Dear Ron: A Letter to “Thabiti Anyabwile” About Beth Moore

Dear Ron,

First off, I’m not going to call you “Thabiti Anyabwile” and it’s not just because that eats my spellchecker alive.  Your name is Ron Burns.  You are not from Africa, you are from North Carolina.  You’re not a Muslim.  You’re a Baptist preacher.  Listen, I’d sooner call Ron Simmons “Farooq” than call you Thabiti Anyabwile.  He freely admits, without pretense, that his stage name is made up.  By the way, why do people refer to you as “Thabiti” in the same way people refer to Barack Obama as “Barack”?  People don’t call Dr. Platt “David” and Dr. Mohler “Al” like that.  Anyway, your ridiculous black nationalist name isn’t why I’m writing.

I am writing because you act like a ridiculous black nationalist and I’m tired of your “racial reconciliation” narrative and the general theological dumpster fire that is the Gospel Coalition.  I read your apology letter to Beth Moore.  I wrote a letter to her, too, but it was to tell her how terrible she was at teaching the Bible.  I get the feeling from your letter to her that you kind of know that she is a terrible Bible teacher but there is apparently something more important to you than that – race.  You wrote to Beth:

“Over the last 18 months, my heart has grown even sicker with grief as I’ve watched you valiantly stand with African Americans in our complaints and concern about treatment in the world and sometimes in the church. I’ve been astounded at how the Lord has used you and how much you have courageously risked to stand with us and to join the conversation. You did it all with no promise of an “up side” or reward but because convinced by Scripture you thought it was right.”

Ron, you literally wrote the book on the problems in black churches.

You know as well as I do that predominately black churches suffer from a dearth of male leadership and can tend to lean egalitarian.   You also know about the prevalence of Pentecostalism in black churches.  Why would you want Beth Moore foisted upon black people, any people really?  Beth Moore is bad at teaching men and women of any color.  You say that Beth Moore “valiantly stands” for black people with no promise of an “upside or reward”.  I’m sorry, Ron, but black people shop at LifeWay, too.  Beth Moore has pretty much saturated the suburbanite market that gathers for big simulcasts at white-flight churches like Bellevue Baptist.  Why not reach out to a new demo?  You know, some people can’t sell more books just by making up an African-sounding name for themselves, even Beth Moore.

I’m under no illusion that the recent “racial reconciliation” movement is anything other than a money grab.  Color is color and money is green.  As I wrote last year:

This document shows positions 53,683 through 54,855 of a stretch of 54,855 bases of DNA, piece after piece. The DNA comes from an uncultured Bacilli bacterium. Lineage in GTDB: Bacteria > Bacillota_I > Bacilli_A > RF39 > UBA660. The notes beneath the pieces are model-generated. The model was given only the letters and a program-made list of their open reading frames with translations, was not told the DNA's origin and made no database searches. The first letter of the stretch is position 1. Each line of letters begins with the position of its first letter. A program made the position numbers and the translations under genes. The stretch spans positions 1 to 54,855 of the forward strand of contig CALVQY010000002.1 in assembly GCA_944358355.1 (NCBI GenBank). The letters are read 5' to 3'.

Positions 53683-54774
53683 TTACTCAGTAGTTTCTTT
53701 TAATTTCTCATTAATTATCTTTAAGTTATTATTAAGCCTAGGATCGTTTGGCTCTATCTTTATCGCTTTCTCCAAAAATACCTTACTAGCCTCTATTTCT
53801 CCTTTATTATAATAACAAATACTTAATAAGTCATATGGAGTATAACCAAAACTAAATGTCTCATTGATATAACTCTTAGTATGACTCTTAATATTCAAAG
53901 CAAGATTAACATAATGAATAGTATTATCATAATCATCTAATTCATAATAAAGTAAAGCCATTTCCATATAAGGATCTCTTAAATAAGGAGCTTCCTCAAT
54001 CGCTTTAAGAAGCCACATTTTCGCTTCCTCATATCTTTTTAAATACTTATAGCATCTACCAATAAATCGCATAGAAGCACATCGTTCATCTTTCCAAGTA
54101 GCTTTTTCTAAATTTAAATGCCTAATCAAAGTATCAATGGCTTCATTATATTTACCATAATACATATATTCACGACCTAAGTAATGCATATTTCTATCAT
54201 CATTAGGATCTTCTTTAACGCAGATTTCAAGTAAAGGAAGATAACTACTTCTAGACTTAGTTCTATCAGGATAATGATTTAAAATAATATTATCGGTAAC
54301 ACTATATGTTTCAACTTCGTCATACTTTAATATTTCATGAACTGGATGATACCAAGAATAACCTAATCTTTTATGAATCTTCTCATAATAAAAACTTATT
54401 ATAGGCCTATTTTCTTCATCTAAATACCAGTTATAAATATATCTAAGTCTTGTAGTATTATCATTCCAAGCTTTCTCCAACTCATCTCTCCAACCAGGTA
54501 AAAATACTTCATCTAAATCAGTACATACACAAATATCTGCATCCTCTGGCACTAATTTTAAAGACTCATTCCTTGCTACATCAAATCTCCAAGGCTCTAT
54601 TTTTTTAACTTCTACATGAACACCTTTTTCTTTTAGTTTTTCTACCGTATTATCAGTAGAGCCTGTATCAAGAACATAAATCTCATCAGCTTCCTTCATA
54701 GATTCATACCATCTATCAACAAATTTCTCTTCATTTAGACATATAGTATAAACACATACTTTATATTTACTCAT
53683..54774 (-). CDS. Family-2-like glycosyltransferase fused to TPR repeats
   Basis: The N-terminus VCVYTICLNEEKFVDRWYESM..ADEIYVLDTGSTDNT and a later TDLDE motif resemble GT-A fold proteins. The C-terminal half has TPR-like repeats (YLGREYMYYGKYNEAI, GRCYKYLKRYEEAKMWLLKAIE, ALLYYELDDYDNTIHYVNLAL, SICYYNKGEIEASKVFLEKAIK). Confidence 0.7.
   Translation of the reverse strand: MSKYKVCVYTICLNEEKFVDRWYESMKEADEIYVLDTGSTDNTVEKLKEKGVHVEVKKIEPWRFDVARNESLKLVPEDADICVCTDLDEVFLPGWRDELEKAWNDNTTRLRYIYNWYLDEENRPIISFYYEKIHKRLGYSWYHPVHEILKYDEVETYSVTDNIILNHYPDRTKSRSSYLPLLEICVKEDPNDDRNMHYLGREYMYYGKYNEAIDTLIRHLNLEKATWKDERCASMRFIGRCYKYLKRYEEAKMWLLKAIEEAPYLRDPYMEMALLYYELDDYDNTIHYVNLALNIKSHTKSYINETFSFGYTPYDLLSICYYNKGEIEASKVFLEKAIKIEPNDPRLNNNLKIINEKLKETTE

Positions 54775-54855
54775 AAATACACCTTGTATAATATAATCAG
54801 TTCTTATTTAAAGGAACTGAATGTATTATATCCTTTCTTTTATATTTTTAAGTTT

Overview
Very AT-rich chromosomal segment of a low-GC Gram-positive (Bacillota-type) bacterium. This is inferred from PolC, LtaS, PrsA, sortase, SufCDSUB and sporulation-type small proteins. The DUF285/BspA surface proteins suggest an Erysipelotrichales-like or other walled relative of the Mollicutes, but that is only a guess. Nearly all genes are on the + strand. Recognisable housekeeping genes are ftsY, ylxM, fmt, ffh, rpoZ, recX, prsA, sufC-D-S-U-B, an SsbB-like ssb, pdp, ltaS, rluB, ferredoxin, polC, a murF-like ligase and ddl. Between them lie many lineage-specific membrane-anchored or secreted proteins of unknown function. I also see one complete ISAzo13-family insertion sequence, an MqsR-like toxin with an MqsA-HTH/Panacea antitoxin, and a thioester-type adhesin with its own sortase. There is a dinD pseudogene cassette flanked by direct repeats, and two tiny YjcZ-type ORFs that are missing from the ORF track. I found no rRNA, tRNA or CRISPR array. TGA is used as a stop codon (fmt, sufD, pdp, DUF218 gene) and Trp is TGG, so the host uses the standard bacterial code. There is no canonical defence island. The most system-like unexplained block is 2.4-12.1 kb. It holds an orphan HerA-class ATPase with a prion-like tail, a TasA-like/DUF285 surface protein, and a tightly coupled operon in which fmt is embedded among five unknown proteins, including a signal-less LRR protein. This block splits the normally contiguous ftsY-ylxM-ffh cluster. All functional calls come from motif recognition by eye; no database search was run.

“In a sense, the SBC is like a company that is looking to survive by opening new stores in new neighborhoods.  That it needs to change its products to do so can be chalked up to the cost of doing business.  By and large, predominately black churches do not exactly present a picture of doctrinal health.  They often exalt the pastor to an unhealthy level and lean towards charismatic tendencies.  Most black pastors have long been aligned with the (pro-abortion) Democratic party.  Black churches are fairly considered as political as they are religious.”

What Christendom needs is less people like you, who see skin-color before the Imago Dei.  Listen, you recommended that black people vote for Bernie Sanders or Hillary Clinton.  If you are going to be a race-baiting social commentator maybe you should recommend candidates to black people who don’t favor the abortive murder of thousands of black babies.  You converted from Islam to Christianity a long time ago.  If you acted like a race-first social justice warrior right after your conversion I’d understand but, it’s been a while now, Ron.  You’re a pastor and you have lots of muckety-muck theologian friends like Ligon Duncan and Danny Akin.  They probably won’t tell you but the way you are carrying yourself is really wrong-headed.  You should stop.  Good grief, don’t buddy up with Beth Moore. and stop focusing on race.


G. Seth Dunn

*Please note that the preceding is my personal opinion. It is not necessarily the opinion of any entity by which I am employed, any church at which I am a member, any church which I attend, or the educational institution at which I am enrolled. Any copyrighted material displayed or referenced is done under the doctrine of fair use



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Seth Dunn

Masters of Divinity in Christian Apologetics, New Orleans Baptist Theological Seminary Member of the Evangelical Theological Society Certified Public Accountant

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